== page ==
Israeli Prime Minister Benjamin Netanyahu has apologized to Arab Israelis for his fear-mongering statement on Election Day last week. That should be the end of it, right?
Not so fast!
Let’s recall: as voting was proceeding, Netanyahu posted a video saying. “The rule of the right is in danger, Arab voters are coming in droves to the ballot boxes. Left-wing NGOs are bringing them in buses.”
Six days later, Netanyahu offered the following: “I know the things I said several days ago offended some of Israel’s citizens, hurt the Arab citizens. This was never my intent. I apologize for this.”
The politics of apologies is a complex subject that has become much-studied in recent years as leaders and nations have issued a growing number of such statements to atone for historical sins or for their own shortcomings.
We’ve seen apologies for slavery, colonialism, the Holocaust and other genocides, racism, environmental crimes, the oppression of women and gay people, the sexual abuse of minors, the treatment of aboriginal peoples – you name it.
Moreover there is a rich theology in many religions including of course Judaism that examines the need, value and quality of individual and collective apology and repentance.
There’s even a website, which, in the words of one of its founders, Marjorie Ingall, applauds good apologies and analyzes what makes them good and examines poor apologies and explains what makes them bad. Cyclist Lance Armstrong and New Jersey Gov. Chris Christie are among those sharing the prize for truly poor recent apologies.
Poor apologies have a lot in common. They tend to be evasive and insincere and they don’t take responsibility. Very often, the person apologizing uses catchphrases like “I’m sorry if …” or “I’m sorry but …” Other common characteristics of poor apologies are use of the passive voice, as in “Mistakes were made.” Then there’s the ultimate get out of jail free card – “My words were misconstrued.”
In Judaism, Maimonides said that true repentance requires four elements: humility, remorse, forbearance and reparation.
The apologizer must name and accept his (or her) offense, directly and without qualifiers. He must acknowledge the impact of the offense in a way that is open and not defensive and express sincere remorse. The party apologizing should then listen to the words of the wronged party and acknowledge them. Lastly there should be reparations to address and if possible correct the harm that was done.
This last point is crucial, for the Talmud teaches that for wrongs against our fellow human beings, even repentance on the holy and solemn Day of Atonement, Yom Kippur, cannot grant us atonement until the wronged party is appeased.
The Orthodox Union, in a guide to what makes a sincere apology, states: “When you come across as sincere, contrite, and validating, not making any excuses for your behavior, your apology will be received as heartfelt. If you follow it with action, you’ll restore your relationship to its former state.”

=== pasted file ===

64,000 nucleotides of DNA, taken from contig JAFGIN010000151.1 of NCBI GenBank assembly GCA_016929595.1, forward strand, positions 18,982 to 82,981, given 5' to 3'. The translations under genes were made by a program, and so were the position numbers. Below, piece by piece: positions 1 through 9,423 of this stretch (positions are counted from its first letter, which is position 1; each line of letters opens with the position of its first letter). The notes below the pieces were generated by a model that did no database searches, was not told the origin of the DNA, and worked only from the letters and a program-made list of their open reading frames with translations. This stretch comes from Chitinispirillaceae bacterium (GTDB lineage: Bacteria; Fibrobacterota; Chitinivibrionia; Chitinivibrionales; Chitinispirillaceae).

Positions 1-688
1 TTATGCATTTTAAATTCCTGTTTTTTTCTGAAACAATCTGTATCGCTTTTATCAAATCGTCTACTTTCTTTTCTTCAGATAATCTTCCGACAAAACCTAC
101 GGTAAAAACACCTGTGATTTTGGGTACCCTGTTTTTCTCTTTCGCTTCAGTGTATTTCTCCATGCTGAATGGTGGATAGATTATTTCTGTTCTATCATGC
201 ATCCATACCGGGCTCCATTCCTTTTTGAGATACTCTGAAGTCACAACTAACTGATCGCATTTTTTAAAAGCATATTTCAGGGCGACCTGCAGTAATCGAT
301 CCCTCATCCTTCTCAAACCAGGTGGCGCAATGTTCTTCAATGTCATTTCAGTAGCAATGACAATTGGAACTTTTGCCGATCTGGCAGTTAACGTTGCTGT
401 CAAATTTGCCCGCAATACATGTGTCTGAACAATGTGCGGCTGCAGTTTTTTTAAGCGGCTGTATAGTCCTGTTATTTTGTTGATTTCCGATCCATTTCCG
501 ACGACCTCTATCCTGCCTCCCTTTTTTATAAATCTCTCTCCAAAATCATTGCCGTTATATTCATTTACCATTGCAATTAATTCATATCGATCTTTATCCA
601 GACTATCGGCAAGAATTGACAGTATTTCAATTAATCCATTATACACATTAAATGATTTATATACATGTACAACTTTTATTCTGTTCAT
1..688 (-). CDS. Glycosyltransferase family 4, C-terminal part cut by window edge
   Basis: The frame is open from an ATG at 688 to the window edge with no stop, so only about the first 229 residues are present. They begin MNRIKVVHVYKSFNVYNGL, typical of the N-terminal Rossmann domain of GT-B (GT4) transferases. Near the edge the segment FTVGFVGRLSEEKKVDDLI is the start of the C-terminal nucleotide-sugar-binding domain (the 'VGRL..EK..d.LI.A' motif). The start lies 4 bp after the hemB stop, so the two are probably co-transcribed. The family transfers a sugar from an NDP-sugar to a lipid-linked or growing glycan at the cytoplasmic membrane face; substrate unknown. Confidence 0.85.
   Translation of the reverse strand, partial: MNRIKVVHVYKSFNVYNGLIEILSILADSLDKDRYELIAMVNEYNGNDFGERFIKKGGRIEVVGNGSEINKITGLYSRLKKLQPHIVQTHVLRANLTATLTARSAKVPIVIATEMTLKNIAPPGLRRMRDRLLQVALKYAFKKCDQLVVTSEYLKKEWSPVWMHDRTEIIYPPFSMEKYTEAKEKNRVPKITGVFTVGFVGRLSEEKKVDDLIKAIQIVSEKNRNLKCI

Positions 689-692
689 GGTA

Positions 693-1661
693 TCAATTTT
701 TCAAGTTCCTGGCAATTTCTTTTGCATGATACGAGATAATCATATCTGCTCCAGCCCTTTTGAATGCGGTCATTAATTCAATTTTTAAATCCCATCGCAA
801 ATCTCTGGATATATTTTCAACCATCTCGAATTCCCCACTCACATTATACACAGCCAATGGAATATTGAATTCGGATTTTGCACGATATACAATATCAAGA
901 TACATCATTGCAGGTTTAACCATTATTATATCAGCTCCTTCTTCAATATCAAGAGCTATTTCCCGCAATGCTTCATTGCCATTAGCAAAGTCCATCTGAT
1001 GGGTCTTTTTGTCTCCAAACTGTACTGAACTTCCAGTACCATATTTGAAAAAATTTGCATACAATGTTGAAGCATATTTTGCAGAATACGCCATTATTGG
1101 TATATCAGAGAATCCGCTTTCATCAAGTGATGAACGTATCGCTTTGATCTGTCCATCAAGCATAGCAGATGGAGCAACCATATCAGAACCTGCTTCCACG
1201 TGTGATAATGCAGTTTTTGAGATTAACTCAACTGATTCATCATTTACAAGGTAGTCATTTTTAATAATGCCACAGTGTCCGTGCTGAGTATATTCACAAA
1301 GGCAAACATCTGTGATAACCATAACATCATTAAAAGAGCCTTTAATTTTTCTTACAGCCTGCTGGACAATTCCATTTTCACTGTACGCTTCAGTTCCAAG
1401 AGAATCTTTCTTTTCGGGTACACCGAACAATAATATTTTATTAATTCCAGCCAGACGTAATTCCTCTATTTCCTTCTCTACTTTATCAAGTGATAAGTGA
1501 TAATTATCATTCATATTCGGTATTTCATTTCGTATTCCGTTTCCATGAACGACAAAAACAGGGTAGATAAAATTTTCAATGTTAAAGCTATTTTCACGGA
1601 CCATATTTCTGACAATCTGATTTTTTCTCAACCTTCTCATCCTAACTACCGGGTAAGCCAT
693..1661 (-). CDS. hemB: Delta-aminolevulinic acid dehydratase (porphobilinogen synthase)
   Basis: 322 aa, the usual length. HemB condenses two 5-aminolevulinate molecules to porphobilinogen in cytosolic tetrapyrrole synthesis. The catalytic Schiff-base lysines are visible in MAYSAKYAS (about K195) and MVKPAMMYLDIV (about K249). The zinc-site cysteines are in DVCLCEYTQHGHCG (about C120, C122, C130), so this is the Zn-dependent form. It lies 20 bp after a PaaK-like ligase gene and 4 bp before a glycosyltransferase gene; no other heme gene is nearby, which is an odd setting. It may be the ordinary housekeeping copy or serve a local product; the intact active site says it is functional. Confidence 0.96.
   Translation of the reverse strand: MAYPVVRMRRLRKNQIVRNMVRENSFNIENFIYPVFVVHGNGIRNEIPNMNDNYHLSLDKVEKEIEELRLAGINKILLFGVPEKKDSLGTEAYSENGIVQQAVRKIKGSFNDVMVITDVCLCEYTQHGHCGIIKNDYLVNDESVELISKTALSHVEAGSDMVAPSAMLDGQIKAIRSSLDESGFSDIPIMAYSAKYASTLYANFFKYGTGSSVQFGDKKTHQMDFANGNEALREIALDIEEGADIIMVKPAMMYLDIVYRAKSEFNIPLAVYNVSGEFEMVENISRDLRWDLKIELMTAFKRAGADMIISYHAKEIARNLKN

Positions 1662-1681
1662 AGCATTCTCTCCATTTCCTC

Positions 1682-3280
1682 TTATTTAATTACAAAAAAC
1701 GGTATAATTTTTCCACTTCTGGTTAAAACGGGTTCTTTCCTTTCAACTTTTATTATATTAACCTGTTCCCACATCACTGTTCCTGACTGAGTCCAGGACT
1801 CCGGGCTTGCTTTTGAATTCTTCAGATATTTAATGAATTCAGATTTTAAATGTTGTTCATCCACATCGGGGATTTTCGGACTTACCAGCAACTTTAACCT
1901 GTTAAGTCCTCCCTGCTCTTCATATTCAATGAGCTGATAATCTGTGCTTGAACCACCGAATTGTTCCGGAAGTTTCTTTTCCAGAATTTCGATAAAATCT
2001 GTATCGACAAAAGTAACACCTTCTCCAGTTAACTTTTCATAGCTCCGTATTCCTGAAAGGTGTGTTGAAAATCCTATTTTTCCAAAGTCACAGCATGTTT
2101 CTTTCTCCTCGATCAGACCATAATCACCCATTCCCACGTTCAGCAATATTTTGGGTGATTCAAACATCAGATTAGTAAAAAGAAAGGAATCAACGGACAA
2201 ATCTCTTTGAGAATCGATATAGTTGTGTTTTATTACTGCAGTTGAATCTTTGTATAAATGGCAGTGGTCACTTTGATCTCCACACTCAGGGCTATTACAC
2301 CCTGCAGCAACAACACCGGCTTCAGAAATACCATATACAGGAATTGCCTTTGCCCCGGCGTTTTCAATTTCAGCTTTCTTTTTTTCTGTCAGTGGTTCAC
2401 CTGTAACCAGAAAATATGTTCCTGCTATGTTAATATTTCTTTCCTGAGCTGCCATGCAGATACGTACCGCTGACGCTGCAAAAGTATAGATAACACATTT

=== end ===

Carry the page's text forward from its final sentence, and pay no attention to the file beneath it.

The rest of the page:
So, judged by these criteria, how did Netanyahu do?
He gets some points for not using the words, “I’m sorry if….” Rather, he said in effect, “I know I hurt you and for that I’m sorry.” He also avoided the “mistakes were made” formula and used the active voice.
But Netanyahu did fall back on the other classic excuse – My words were misconstrued.
To say that one’s words were misconstrued is really to say that the person giving the apology was not at fault at all. In fact, it could be argued that he’s actually the injured party since his perfectly harmless words were taken out of context or willfully misinterpreted. At worst, his sin consisted of a poor choice of words. Since Netanyahu prides himself as being as one of the world’s most brilliant users of words, this is a little hard to accept.
Where Netanyahu’s apology really falls short is on restitution or reparation. We can’t rerun the election. He will reap the benefit of his race-baiting for the entire duration of his next term as Prime Minister. Neither did Netanyahu make any pledge never to use such tactics again.
Instead, he argued that he had been a wonderful Prime Minister for Israeli Arabs, investing heavily in their communities.
Israeli Arab leaders of course saw things differently, focusing on proposed legislation likely to be advanced by Netanyahu’s next government to define Israel as an exclusively instead of merely predominantly Jewish state, further marginalizing its Arab minority.
Bottom line: Netanyahu’s apology did not pass the smell test. The only sin he admitted to was a poor choice of words. The whole world knows that he used exactly the words he intended to use – and that they had the effect they were intended to have.
Now he’s sorry? With respect and regret, I’m not buying it.
Alan Elsner is vice president of communications for J Street.